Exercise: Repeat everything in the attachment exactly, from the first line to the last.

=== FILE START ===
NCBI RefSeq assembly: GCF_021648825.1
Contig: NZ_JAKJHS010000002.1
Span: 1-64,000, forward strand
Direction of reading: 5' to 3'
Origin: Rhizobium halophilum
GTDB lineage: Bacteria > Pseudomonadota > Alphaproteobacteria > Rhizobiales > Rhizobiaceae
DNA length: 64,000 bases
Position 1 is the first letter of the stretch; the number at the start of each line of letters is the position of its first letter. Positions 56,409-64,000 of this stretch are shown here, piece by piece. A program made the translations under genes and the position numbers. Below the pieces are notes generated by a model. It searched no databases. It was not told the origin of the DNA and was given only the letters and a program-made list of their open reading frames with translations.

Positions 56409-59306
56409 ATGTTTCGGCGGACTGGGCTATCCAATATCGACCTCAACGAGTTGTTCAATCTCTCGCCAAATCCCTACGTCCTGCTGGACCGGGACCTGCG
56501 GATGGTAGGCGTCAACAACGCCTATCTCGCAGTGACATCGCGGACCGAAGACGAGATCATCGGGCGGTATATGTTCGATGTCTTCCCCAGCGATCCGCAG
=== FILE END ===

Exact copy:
NCBI RefSeq assembly: GCF_021648825.1
Contig: NZ_JAKJHS010000002.1
Span: 1-64,000, forward strand
Direction of reading: 5' to 3'
Origin: Rhizobium halophilum
GTDB lineage: Bacteria > Pseudomonadota > Alphaproteobacteria > Rhizobiales > Rhizobiaceae
DNA length: 64,000 bases
Position 1 is the first letter of the stretch; the number at the start of each line of letters is the position of its first letter. Positions 56,409-64,000 of this stretch are shown here, piece by piece. A program made the translations under genes and the position numbers. Below the pieces are notes generated by a model. It searched no databases. It was not told the origin of the DNA and was given only the letters and a program-made list of their open reading frames with translations.

Positions 56409-59306
56409 ATGTTTCGGCGGACTGGGCTATCCAATATCGACCTCAACGAGTTGTTCAATCTCTCGCCAAATCCCTACGTCCTGCTGGACCGGGACCTGCG
56501 GATGGTAGGCGTCAACAACGCCTATCTCGCAGTGACATCGCGGACCGAAGACGAGATCATCGGGCGGTATATGTTCGATGTCTTCCCCAGCGATCCGCAG